How to Use a Whole House Fan Effectively

Tired of high air conditioning bills? One of the ways our family trims cooling costs is by using a whole house fan to cool our home in the summer. Unlike an air conditioner, a whole-house fan fits in the attic of a home and exhausts the hot air out of a building by replacing it with cool exterior air using negative pressure. Because whole-house fans use one-tenth of the energy of an air conditioning unit, they are an extremely efficient way to cool down a home.

While whole-house fans are pretty straight forward to use, there’s a few tips and tricks that can help a homeowner gets the maximum benefit from running the fan. Here’s a few ways that can help you use your whole-house fan for maximum results.

Operate only when the exterior temps are 70 or below.
Since whole-house fans replace the hot interior air with cooler exterior air, it doesn’t make sense to operate the fan when the temps are warm. For best results, we run the attic fan in the early morning while it’s still cool. Once the interior temperature is as cool as the outside, the fan is shut off and the house buttoned up for the day.

Open the windows.
Since the suction from a whole-house fan is so powerful, it’s best to open as many doors and windows as possible when the fan is in operation. Opening just a few windows means that instead of drawing in clean exterior air, the fan will draw air instead from the chimney, cracks in the floorboards, and other dusty places.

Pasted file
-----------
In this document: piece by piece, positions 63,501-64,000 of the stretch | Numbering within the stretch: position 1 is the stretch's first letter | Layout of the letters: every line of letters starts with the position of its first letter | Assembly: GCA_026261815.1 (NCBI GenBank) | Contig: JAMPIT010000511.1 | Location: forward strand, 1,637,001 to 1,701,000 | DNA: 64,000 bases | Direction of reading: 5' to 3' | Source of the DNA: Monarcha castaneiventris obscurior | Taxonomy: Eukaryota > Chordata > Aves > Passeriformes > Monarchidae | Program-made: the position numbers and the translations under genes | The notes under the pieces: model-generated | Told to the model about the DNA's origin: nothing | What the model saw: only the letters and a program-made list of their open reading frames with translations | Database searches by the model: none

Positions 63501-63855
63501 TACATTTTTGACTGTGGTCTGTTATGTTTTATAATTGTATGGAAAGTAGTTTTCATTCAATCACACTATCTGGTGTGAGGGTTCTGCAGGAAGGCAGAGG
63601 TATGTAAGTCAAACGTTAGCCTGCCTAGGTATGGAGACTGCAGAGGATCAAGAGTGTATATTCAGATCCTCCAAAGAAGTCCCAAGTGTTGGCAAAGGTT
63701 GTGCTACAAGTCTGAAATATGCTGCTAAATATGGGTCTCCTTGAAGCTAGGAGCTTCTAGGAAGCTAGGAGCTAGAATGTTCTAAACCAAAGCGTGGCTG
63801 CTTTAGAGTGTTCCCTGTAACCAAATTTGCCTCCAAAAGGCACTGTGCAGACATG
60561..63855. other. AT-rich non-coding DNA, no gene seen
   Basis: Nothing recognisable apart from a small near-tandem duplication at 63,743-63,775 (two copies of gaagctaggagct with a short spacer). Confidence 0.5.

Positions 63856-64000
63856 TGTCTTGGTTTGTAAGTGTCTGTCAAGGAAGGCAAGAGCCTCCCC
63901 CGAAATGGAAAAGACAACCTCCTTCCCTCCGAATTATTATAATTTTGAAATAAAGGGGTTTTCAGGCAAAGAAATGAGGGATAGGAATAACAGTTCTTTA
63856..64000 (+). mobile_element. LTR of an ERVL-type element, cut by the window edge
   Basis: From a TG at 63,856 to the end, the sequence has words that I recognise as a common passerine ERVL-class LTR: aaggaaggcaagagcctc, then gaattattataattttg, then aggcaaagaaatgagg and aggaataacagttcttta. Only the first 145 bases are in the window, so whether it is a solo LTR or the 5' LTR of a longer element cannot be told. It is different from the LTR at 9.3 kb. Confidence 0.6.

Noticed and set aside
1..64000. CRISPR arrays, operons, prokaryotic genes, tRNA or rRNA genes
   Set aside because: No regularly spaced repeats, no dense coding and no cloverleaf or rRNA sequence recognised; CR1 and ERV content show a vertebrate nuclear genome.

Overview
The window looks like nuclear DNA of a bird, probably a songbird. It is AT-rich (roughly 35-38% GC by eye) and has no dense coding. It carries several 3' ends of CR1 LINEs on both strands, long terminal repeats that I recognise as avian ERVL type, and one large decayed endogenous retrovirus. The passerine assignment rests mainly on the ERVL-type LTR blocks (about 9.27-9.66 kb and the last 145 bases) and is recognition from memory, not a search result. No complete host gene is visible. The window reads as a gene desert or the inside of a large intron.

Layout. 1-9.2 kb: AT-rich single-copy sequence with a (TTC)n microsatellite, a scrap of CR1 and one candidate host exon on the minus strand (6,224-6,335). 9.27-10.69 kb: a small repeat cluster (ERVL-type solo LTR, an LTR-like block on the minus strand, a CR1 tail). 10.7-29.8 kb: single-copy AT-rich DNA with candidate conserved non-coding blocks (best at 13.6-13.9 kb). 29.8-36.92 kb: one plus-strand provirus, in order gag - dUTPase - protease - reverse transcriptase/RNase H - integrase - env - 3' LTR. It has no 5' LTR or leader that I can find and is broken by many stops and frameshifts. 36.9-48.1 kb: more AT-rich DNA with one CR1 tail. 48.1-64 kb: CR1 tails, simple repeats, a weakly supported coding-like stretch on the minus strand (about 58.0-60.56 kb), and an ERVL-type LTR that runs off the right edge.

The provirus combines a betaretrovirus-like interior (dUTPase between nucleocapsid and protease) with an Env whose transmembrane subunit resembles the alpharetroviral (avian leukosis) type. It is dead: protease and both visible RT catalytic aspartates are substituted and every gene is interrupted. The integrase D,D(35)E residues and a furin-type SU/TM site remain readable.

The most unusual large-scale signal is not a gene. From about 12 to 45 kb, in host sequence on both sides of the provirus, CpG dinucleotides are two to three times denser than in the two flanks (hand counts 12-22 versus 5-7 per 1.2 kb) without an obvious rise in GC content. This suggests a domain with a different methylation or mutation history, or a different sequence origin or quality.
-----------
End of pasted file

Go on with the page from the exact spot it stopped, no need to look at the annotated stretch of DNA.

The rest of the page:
Run ceiling fans and box fans.
Since our home is multi-storied, our whole-house fan can take a while to cool down our home in the summer. To boost the speed of the air exchange, I run the ceiling fans and even set a few box fans in the window.

Dust the louvers regularly.
The louvered shutters that close the fan off from the house when it’s not in use can pick up lots of dust which can slow down the exchange of air. I dust the louvered shutters of our fan about once a month using the brush attachment of our canister vacuum.

Check the exterior vents periodically for obstructions.
The air pulled in by a whole house fan exhausts into the attic and out the gable or attic vents. If your whole-house fan doesn’t seem to be exhausting properly, checking the exterior vents for leaves or other obstructions is an easy fix for a DIY homeowner.

More by this contributor:
Rooftop maintenance tasks for the homeowner.
No electricity? 5 easy things to check first.
Five cheap ways to cool your house this summer.

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